We should not judge God for using such destructive methods for His retribution. After all, every human who is born dies. To God, and ultimately to the human spirit, a young death in war or an old death in bed are all the same thing. Either way, the soul is brought before God’s throne, and that’s where the real judgment takes place. Revelation 14:13 gives a perspective on the death and destruction that takes place in all these wars. “And I heard a voice from heaven, saying, “Write, ‘Blessed are the dead who die in the Lord from now on!’” “Yes,” says the Spirit, “so that they may rest from their labors, for their deeds follow with them.” Though believers are persecuted, though they die in war and the plagues and famines that result from war, they are blessed if their hearts belong to the Lord.
The first generation of Christians who received this book of Revelation was not surprised by the violence it contained. Bloodshed was all too familiar to them. In and of itself, that era was closer to death than our own. Besides their greater attachment to the meat they ate, human death was more familiar. Infant mortality, primitive medicine, and short life spans all contributed to people’s greater acquaintance with death. Add into that the destruction of Jerusalem in 70 A.D., and the persecution of Christians under Nero and Domitian, and you get a Christian populace that is not at all stunned by the violence in Revelation. To them, it meant that despite Satan’s attacks, Jesus has already won the victory.
The final generation that sees Christ’s return will witness warfare on a scale never known to humanity. When battle lines are drawn up in the Valley of Meggido, no doubt somebody will say, “Aw snap—I read about this in the Book of Revelation!” In that day it would be best not to be on the side that fights against the Heavenly Host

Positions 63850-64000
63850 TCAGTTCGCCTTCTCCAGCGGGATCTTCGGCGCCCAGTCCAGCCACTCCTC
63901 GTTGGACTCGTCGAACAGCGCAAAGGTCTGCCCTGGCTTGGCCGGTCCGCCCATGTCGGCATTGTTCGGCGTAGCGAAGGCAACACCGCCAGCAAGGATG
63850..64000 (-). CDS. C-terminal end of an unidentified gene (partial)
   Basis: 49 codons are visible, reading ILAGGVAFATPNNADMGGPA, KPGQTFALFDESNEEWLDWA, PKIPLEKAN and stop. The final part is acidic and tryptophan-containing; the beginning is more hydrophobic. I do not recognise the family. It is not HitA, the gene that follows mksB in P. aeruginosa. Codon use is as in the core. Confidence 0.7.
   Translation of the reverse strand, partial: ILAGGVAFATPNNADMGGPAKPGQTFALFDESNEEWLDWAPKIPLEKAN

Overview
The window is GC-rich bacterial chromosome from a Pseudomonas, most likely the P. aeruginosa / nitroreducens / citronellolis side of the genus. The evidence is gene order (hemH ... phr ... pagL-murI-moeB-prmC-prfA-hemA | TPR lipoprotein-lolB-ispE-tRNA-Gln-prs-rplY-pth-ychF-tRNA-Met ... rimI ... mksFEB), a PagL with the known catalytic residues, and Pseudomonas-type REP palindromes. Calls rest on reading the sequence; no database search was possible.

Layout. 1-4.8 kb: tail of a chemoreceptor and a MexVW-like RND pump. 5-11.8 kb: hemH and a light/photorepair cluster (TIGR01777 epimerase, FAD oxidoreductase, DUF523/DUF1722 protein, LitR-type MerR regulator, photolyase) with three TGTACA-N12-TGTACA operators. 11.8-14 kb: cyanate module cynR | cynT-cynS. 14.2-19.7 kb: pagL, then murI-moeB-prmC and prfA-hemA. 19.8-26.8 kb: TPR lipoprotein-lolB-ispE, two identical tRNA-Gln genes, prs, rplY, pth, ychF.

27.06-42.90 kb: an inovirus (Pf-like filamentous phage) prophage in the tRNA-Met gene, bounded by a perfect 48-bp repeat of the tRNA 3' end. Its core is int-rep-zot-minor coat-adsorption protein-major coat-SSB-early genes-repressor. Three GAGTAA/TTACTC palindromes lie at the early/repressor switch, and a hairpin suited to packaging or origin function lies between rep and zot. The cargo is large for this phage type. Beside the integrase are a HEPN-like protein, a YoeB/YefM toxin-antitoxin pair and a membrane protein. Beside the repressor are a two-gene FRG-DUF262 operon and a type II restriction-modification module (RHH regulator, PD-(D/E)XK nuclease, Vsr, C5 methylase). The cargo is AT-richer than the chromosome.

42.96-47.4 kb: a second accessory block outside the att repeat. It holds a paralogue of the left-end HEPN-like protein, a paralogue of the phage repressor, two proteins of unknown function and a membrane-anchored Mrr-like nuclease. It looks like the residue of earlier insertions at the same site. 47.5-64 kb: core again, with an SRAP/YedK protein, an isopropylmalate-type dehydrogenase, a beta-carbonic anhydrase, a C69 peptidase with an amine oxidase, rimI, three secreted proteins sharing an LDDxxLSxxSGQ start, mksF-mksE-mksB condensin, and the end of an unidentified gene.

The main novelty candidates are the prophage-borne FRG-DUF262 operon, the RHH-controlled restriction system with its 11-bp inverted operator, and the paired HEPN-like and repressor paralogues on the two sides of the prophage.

For believers today, all the violence of Revelation reminds us that just as there have been wars and rumors of wars in the past, these are just the beginning of birth pangs. They are going to continue to the end of time. In fact, “we know that the whole creation groans and suffers the pains of childbirth together until now (Rom 8:22).” We should not be shocked when we see violence and war getting worse. We should know that it will continue to increase as things fall apart, and as the Day of the Lord’s coming gets nearer.
Scripture tells us that warfare is part of the human condition. But we should not be deceived enough to think that it is merely the result of human conflict. Ephesians 6:12 tells us that there is spiritual conflict behind it. “For our struggle is not against flesh and blood, but against the rulers, against the powers, against the world forces of this darkness, against the spiritual forces of wickedness in the heavenly places.” Instead of being angry at the people who cause conflict, understand the background causes and meet spiritual battle with prayer. “Be strong in the Lord and in the strength of His might (Eph 6:10).” And remember that Jesus has already won the victory.
[i] “Last living U.S. World War I veteran dies” By Paul Courson, CNN. February 28, 2011 9:33 p.m. EST. http://www.cnn.com/2011/US/02/27/wwi.veteran.death/. March 25, 2015.
[ii] “The Looming Approach of a World Without World War II Veterans” by Emily Badger. http://www.washingtonpost.com/blogs/wonkblog/wp/2014/06/06/the-looming-approach-of-a-world-without-world-war-ii-veterans/. March 25, 2015.
[iii] Unless otherwise noted, quoted scriptures taken from the NASB.